Acridone alkaloid derivatives isolated from the roots and fruits of Z. leprieuriishowed the selective moderately active against two cancer cell lines, A549 and DLD-1 in comparison to normal cell line, WS1 [60]. Liriodenine (60) was also isolated from Z. nitidumand showed significant cytotoxic activity against three human cancer cell lines, MCF-7, NCI-H460, and SF-268 with IC50 values of 2.19, 2.38, and 3.19 μg/ml, respectively. A series of benzo[c]phenanthridine alkaloids isolated from Zanthoxylumspecies showed significant cytotoxic activities: huajiaosimuline (90) and zanthosimuline (89) isolated from Z. simulansshowed significant antiplatelet aggregation activity and induced terminal differentiation with cultured HL-60 cells [61], 7,8-dehydro-1-methoxyrutaecarpine, norchelerythrine (13), ethoxychelerythrine (39), 6-acetonyldihydrochelerythrine (29), γ-fagarine (70), skimmianine (69), (−)-matairesinol, and canthin-6-one (106) isolated from the roots of Z. integrifoliolumexhibited cytotoxic activities on two human cancer cell lines, P-388 and HT-29 (IC50 values < 4 μg/ml) [62]. A new benzophenanthridine-typealkaloid, rutaceline isolated from the stem bark powder of Z. madagascarienseand induced cell cycle arrest in the GO/G1 phase, decreased of cells in S phase as well as induced DNA fragmentation in both cancer cell lines (human colorectal adenocarcinoma (Caco-2) and the African green monkey kidney (Vero) cell lines) [63]. Three others alkaloids isolated from the rhizome of Z. capenseexhibited strong anticancer activity in HCT-116 colon carcinoma cell line [64].

Nitidine (1), a specific compound in Zanthoxylumspecies: Z. myriacanthum, Z. williamsii, Z. clava-herculis, Z. americanum, Z. bouetense, Z. nitidum, Z. usambarense, Z. ovalifolium, Z. lemairei, Z. atchouminhibited gastric tumor cell growth, induced tumor cell apoptosis in vitroand effectively suppressed the volume, weight, and microvessel density of human SGC-7901 gastric solid tumors at a dosage of 7 mg/kg/d (intraperitoneal injection) [15], suppressed the growth and pro-apoptotic effects on renal cancer cells both in vitroand in vivo[16]. Nitidine could inhibit breast cancer cell migration and invasion both in vitroand in vivo[65]. Chelerythrine (2) was found in Z. williamsii, Z. monophyllum, Z. clava-herculis, Z. americanum, Z. bouetense, Z. nitidum, Z. usambarense, Z. simulans, Z. lemairei, and Z. atchoum.Chelerythrine increased cellular ROS level, leading to endoplasmic reticulum stress, inactivating STAT3 activities and inducing apoptosis in RCC cells which were suppressed by NAC, a special ROS inhibitor [66]. Chelerythrine significantly reduced the gastric ulcer index, myeloperoxidase activities, macroscopic and histological score in a dose-dependent manner [67].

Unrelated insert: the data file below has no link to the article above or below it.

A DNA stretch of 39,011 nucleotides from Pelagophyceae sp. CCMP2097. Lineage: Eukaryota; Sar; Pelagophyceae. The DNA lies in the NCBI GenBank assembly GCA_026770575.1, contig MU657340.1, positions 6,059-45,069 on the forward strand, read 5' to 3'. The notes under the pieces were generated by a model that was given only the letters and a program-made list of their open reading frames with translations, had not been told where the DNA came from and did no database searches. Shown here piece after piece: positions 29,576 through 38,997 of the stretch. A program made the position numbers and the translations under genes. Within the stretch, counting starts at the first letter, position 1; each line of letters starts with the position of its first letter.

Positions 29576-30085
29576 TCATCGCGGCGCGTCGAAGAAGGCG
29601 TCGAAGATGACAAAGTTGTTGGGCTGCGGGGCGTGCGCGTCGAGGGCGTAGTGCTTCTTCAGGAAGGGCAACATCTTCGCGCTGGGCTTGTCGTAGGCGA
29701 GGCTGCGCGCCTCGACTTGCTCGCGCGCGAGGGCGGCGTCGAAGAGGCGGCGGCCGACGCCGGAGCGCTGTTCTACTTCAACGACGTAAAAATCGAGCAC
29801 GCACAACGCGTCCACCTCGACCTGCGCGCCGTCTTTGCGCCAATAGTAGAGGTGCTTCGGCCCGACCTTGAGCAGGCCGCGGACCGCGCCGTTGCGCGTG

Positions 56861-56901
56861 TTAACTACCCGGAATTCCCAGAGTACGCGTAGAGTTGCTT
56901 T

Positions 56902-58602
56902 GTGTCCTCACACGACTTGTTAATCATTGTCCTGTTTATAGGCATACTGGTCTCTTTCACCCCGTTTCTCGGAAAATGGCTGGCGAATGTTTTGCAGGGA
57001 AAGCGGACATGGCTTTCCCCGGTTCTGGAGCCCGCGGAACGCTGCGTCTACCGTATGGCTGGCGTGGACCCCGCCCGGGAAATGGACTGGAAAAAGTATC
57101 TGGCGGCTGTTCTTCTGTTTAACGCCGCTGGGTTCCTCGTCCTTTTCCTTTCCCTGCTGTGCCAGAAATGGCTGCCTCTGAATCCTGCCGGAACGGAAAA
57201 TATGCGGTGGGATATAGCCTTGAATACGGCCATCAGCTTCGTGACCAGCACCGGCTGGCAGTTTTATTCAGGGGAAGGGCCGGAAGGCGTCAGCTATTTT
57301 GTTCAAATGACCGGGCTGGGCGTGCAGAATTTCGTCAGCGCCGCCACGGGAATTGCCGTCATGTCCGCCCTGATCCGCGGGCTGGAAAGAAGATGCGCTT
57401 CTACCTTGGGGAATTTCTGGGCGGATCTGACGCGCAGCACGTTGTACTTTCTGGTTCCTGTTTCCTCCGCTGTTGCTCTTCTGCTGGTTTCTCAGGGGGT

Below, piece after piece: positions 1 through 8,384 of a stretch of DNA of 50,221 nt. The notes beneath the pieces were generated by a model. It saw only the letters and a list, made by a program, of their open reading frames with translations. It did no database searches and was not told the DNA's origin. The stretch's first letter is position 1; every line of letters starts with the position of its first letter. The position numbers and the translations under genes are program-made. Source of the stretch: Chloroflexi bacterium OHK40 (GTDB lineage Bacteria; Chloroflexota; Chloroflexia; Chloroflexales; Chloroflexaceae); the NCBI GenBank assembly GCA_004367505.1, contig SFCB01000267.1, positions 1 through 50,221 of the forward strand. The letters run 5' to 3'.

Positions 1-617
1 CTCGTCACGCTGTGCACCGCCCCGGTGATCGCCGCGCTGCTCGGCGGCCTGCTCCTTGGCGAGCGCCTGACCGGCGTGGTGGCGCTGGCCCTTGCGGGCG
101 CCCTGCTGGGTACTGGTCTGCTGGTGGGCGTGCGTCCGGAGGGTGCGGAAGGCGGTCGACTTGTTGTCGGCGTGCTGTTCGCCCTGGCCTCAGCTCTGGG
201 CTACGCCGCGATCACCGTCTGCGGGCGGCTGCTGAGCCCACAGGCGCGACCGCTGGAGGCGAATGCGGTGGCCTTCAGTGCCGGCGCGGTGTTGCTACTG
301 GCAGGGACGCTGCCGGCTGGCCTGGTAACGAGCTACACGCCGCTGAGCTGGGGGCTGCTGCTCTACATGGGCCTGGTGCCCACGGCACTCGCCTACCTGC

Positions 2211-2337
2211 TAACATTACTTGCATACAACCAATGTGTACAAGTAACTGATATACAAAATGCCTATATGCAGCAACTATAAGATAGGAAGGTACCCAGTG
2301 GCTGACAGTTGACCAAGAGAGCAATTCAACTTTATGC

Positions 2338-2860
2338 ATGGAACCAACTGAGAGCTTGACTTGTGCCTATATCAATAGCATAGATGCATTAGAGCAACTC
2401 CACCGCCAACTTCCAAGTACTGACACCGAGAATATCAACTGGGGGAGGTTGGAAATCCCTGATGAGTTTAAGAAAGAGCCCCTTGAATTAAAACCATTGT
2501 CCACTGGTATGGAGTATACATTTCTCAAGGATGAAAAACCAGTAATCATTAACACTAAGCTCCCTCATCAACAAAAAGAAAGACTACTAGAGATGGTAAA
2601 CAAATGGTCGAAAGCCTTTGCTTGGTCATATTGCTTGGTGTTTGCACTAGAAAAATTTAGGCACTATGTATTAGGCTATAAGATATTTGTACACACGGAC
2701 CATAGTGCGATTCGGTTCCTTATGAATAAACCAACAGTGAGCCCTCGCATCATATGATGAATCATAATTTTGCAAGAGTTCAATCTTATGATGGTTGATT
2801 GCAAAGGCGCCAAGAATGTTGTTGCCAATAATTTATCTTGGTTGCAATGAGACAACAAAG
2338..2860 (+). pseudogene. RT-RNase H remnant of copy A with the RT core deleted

Magnoflorine (52) could inhibit the apoptosis of the cells stimulated with TNF-α/IFN-γ. Further animal experiments confirmed that magnoflorine significantly attenuated the AD-like symptom and inhibited the AD-induced increases in IgE/IL-4, as compared with positive control [68]. Doxorubicin effects on the inhibition of migration and invasion of breast cancer cells was significantly promoted by magnoflorine. Doxorubicin-induced cell distribution in G2/M phase was markedly elevated when co-treated with magnoflorine. It is observed that apoptosis process were enhanced through doxorubicin/magnoflorine combinatory treatment rather than using doxorubicin alone through inducing Caspase-3 cleavage. In addition, magnoflorine markedly promoted the role of doxorubicin in autophagy induction by elevating light chain 3 (LC3)-II expression [69].